But a new initiative called No More Ransom may offer a glimmer of hope for victims. The project, a collaboration among Europol, the Netherlands's national police and cybersecurity firms Intel Security and Kaspersky Lab, launched a website Monday featuring tools that can help some victims decrypt their data without paying off the criminals.
The site offers four decryption tools, each designed to help unlock data from different strains of ransomware. Once a user has removed the original source of the malware, which can be done using common anti-virus programs, the tools will try to unlock the files using digital keys known to be used in some versions of ransomware.
The tools won't be able to help all ransomware victims because researchers don't know all the keys that attackers have used, but it's still a major step forward according to Raj Samani, Intel Security's chief technology officer for Europe, the Middle East and Africa.
"In the past, your only choices were losing your data or paying the criminals," he said. "We're giving people a third option."
Ransomware has been on the rise in recent years. The number of users attacked by the malware rose from 131,000 in 2014 to 718,000 in 2015, according to Kaspersky Lab.
The digital scheme has hit individuals, police departments and even hospitals. In fact, hospitals seem to be particularly targeted by criminals because they depend on keeping computers up and running to care for patients. Health care was the industry most targeted by ransomware attacks in the second quarter of 2016, according to a report released Tuesday by cybersecurity firm Solutionary, accounting for 88 percent of the attacks the firm detected.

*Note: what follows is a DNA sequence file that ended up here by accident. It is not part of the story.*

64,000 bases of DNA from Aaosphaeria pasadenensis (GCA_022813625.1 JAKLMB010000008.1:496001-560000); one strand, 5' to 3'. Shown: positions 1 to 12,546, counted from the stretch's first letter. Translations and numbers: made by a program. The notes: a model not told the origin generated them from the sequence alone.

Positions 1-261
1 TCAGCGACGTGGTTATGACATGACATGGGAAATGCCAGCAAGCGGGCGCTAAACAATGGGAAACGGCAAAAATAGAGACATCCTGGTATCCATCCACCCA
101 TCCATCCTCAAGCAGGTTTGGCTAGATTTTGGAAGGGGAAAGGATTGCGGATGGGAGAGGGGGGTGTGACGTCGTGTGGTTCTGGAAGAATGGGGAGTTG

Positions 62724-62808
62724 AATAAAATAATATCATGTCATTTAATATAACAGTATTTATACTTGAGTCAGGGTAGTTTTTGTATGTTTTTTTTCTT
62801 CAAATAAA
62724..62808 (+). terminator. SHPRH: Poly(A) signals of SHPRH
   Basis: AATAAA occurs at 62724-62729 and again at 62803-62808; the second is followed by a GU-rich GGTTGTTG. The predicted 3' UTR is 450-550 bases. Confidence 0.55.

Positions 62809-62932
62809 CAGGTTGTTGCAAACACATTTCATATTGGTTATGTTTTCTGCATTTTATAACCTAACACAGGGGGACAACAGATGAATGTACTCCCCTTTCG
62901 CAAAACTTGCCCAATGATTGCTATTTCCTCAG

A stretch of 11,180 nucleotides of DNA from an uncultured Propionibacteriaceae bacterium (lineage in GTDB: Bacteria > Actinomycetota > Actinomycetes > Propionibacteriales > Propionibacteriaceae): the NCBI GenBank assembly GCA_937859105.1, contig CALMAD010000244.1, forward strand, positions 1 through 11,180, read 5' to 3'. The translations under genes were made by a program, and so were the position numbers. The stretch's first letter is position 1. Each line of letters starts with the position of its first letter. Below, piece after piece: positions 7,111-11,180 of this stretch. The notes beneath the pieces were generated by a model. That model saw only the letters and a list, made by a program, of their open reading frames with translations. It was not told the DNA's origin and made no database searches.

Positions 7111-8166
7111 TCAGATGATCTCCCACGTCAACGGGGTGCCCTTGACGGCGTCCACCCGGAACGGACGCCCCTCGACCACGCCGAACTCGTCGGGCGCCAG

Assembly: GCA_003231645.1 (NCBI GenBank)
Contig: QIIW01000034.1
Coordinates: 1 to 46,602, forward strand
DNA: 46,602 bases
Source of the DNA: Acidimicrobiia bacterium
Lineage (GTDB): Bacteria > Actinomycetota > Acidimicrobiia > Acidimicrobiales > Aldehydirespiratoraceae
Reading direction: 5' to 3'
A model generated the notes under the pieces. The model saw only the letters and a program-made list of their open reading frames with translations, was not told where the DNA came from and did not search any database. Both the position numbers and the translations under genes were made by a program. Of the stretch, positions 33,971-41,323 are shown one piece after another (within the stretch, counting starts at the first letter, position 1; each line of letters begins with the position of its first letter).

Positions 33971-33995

One such attack struck close to home for Washington residents in March when a likely ransomware infection forced local health-care giant MedStar to turn patients away and resort to using paper charts.
To guard against ransomware's consequences, No More Ransom's top tip is to regularly back up your data, either to a cloud service or a local external hard drive. If you take the external hard drive route, you will want to keep the drive disconnected from your computer when it's not backing up files so that it doesn't get infected with the rest of your system if ransomware strikes, according to the site. Using a trusted anti-virus program and keeping other software on your computer can also help fend off attackers.
The initiative also warns people to be constantly skeptical, even of files that appear to come from friends or colleagues, because they could be part of an elaborate phishing scheme.
After all, "the best offense is a good defense," Samani said.